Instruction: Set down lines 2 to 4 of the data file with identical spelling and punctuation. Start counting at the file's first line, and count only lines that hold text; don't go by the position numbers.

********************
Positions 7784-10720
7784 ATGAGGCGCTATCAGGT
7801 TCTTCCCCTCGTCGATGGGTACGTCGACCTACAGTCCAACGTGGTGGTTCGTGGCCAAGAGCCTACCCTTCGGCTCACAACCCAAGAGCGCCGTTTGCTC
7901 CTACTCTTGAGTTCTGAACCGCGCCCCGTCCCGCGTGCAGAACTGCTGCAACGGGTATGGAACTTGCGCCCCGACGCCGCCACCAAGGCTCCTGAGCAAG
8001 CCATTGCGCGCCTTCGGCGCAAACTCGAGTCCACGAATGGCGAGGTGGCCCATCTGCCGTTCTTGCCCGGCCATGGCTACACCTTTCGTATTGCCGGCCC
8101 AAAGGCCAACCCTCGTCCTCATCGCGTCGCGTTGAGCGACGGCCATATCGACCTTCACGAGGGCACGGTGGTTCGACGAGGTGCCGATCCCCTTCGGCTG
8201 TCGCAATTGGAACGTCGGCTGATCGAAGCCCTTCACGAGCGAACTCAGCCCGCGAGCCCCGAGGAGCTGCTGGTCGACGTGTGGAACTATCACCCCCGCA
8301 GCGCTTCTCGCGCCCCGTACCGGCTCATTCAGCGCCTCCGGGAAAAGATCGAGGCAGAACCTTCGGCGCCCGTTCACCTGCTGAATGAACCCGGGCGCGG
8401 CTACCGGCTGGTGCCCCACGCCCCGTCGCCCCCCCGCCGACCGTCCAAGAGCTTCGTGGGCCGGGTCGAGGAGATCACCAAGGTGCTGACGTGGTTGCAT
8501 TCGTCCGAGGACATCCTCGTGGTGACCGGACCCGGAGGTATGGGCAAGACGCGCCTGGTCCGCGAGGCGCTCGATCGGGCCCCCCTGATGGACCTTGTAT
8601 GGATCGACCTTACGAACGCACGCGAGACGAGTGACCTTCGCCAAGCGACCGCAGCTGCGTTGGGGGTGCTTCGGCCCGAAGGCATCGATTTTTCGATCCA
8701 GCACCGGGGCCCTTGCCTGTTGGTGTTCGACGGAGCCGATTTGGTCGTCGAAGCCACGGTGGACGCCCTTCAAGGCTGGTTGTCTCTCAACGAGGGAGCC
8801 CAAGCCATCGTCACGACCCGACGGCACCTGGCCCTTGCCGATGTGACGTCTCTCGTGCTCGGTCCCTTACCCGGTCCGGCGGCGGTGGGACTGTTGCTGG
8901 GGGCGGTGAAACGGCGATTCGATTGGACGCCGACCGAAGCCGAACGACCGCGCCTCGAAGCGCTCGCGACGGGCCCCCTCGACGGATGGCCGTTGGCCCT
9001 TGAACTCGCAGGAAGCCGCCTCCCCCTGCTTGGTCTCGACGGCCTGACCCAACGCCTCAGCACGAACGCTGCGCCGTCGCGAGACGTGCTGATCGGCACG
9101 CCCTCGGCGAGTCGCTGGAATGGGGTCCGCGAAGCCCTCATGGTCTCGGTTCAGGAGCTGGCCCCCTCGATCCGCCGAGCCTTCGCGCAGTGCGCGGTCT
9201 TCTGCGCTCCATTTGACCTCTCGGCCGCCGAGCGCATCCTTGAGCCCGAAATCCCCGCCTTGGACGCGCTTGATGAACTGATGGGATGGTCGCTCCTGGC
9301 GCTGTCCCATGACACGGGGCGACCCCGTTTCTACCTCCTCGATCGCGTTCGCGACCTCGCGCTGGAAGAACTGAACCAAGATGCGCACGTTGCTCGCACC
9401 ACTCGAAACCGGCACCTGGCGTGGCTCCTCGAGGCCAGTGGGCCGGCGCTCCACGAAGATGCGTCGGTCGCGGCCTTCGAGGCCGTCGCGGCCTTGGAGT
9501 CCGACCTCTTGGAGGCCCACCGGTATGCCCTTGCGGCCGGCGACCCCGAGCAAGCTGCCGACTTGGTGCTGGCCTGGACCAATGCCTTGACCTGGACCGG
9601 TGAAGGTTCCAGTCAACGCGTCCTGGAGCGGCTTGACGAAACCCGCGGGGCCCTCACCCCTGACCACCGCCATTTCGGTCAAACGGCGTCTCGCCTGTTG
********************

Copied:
7784 ATGAGGCGCTATCAGGT
7801 TCTTCCCCTCGTCGATGGGTACGTCGACCTACAGTCCAACGTGGTGGTTCGTGGCCAAGAGCCTACCCTTCGGCTCACAACCCAAGAGCGCCGTTTGCTC
7901 CTACTCTTGAGTTCTGAACCGCGCCCCGTCCCGCGTGCAGAACTGCTGCAACGGGTATGGAACTTGCGCCCCGACGCCGCCACCAAGGCTCCTGAGCAAG